No calculation is required for this project.
Summary of Results:
Summarize what happened. This can be in the form of a table of processed numerical data, or graphs. It could also be a written statement of what occurred during experiments.
It is from calculations using recorded data that tables and graphs are made. Studying tables and graphs, we can see trends that tell us how different variables cause our observations. Based on these trends, we can draw conclusions about the system under study. These conclusions help us confirm or deny our original hypothesis. Often, mathematical equations can be made from graphs. These equations allow us to predict how a change will affect the system without the need to do additional experiments. Advanced levels of experimental science rely heavily on graphical and mathematical analysis of data. At this level, science becomes even more interesting and powerful.
Using the trends in your experimental data and your experimental observations, try to answer your original questions. Is your hypothesis correct? Now is the time to pull together what happened, and assess the experiments you did.
Related Questions & Answers:
What you have learned may allow you to answer other questions. Many questions are related. Several new questions may have occurred to you while doing experiments. You may now be able to understand or verify things that you discovered when gathering information for the project. Questions lead to more questions, which lead to additional hypothesis that need to be tested.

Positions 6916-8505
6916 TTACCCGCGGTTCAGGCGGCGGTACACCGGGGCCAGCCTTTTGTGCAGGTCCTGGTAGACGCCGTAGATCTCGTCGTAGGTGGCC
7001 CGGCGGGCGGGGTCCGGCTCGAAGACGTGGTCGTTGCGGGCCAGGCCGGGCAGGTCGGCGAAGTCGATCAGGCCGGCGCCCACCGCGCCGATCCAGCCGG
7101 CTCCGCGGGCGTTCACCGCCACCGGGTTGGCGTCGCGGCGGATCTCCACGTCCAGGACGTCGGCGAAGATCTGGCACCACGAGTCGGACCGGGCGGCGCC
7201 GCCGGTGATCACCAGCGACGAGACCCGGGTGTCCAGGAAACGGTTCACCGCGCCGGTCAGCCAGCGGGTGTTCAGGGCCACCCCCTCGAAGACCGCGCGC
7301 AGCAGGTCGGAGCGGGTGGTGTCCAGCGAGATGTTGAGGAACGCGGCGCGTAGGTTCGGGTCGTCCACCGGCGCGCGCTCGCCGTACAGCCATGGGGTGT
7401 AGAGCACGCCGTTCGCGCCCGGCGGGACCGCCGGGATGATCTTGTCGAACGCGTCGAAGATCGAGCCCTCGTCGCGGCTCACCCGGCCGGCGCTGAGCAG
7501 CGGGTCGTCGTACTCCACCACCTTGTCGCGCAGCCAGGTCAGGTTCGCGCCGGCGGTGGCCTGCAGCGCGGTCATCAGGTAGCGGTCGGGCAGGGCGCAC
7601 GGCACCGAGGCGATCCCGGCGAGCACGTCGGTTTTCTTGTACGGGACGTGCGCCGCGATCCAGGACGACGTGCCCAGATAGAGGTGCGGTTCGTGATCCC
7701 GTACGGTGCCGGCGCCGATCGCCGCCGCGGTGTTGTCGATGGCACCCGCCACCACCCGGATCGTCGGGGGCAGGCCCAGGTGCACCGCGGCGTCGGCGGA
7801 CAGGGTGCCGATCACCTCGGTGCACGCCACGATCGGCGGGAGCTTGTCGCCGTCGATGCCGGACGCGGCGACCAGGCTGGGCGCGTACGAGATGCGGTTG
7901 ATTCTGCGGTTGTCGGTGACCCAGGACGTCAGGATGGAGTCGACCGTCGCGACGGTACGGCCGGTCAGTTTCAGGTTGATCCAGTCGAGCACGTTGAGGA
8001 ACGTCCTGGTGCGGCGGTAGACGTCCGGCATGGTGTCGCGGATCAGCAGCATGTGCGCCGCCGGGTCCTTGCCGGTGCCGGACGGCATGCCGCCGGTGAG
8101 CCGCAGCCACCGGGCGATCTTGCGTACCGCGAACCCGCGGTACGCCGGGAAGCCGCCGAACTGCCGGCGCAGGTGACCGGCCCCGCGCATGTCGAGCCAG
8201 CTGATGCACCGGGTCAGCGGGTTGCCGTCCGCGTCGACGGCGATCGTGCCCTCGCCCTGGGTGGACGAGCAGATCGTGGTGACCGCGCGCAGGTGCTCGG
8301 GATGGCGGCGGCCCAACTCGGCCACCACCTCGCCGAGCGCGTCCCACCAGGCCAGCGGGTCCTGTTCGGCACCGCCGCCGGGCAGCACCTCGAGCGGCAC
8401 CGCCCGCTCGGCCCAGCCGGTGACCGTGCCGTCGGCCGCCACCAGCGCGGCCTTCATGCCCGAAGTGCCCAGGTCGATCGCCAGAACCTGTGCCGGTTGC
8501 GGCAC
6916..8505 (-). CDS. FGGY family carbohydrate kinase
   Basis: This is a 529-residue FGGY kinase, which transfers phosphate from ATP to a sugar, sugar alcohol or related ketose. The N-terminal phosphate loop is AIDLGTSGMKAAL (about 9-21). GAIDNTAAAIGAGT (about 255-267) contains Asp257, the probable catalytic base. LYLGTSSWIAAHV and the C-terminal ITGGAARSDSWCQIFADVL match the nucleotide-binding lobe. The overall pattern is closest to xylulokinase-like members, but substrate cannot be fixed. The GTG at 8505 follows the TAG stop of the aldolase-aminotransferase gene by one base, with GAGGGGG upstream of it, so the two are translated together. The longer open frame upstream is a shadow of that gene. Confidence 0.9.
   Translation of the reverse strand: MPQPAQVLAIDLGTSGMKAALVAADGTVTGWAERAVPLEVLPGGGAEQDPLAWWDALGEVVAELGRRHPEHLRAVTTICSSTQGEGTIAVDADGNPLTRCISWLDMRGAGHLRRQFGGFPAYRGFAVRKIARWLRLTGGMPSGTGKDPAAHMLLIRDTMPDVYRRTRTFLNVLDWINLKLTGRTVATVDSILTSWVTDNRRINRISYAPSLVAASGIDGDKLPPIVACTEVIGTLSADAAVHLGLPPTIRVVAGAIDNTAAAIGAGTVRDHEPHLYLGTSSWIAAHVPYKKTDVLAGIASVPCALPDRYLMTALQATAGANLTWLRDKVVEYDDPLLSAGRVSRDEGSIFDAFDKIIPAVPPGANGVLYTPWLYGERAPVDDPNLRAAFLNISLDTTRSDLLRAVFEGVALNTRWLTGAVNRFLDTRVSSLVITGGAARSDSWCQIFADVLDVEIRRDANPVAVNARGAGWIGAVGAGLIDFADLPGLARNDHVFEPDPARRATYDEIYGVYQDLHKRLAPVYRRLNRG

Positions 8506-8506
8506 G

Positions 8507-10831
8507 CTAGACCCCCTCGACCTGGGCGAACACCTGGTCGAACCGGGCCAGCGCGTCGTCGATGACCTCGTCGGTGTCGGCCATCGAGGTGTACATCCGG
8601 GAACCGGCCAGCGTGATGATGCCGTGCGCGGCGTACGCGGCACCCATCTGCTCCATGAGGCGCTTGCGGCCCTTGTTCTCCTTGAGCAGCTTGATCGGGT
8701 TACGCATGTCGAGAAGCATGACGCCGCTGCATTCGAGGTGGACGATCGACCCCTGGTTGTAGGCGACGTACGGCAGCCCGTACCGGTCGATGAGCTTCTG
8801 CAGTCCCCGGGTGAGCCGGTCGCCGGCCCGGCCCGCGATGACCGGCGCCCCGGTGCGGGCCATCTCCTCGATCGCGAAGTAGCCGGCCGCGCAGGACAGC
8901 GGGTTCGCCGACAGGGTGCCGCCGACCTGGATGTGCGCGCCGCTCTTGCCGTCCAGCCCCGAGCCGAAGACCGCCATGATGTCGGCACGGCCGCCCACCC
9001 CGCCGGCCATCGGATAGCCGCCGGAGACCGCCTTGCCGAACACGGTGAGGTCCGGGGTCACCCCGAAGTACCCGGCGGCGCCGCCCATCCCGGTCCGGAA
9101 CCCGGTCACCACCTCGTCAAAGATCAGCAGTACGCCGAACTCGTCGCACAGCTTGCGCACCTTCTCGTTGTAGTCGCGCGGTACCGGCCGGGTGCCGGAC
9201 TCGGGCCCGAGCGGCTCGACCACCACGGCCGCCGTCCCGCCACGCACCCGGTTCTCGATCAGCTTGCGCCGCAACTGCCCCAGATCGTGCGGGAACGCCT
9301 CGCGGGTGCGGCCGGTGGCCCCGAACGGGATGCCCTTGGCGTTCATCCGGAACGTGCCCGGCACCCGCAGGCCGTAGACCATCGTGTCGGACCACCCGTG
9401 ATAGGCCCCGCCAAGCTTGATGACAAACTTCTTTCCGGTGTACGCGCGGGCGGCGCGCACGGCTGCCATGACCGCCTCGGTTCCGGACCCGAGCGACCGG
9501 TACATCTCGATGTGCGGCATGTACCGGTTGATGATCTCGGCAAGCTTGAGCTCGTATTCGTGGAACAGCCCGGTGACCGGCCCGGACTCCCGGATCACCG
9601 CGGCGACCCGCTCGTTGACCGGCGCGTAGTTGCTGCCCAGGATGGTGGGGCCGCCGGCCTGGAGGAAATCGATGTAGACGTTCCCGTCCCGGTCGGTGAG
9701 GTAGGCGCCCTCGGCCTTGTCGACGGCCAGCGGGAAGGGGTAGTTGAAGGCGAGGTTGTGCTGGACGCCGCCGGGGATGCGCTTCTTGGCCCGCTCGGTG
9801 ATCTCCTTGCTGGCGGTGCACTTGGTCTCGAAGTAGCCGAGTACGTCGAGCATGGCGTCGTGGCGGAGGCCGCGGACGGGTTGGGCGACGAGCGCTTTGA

I was wondering if the plastic insulation on copper wires have any effect of reducing noise. So I repeated the experiment 1 with insulated wire and bare wire of the same type. I learned that…. (Do it yourself).
If you did not observe anything different than what happened with your control, the variable you changed may not affect the system you are investigating. If you did not observe a consistent, reproducible trend in your series of experimental runs there may be experimental errors affecting your results. The first thing to check is how you are making your measurements. Is the measurement method questionable or unreliable? Maybe you are reading a scale incorrectly, or maybe the measuring instrument is working erratically.
If you determine that experimental errors are influencing your results, carefully rethink the design of your experiments. Review each step of the procedure to find sources of potential errors. If possible, have a scientist review the procedure with you. Sometimes the designer of an experiment can miss the obvious.
Visit your local library and find some books related to radio and electromagnetic waves. Find out how in radio and television we filter the noise and get a clear sound or picture.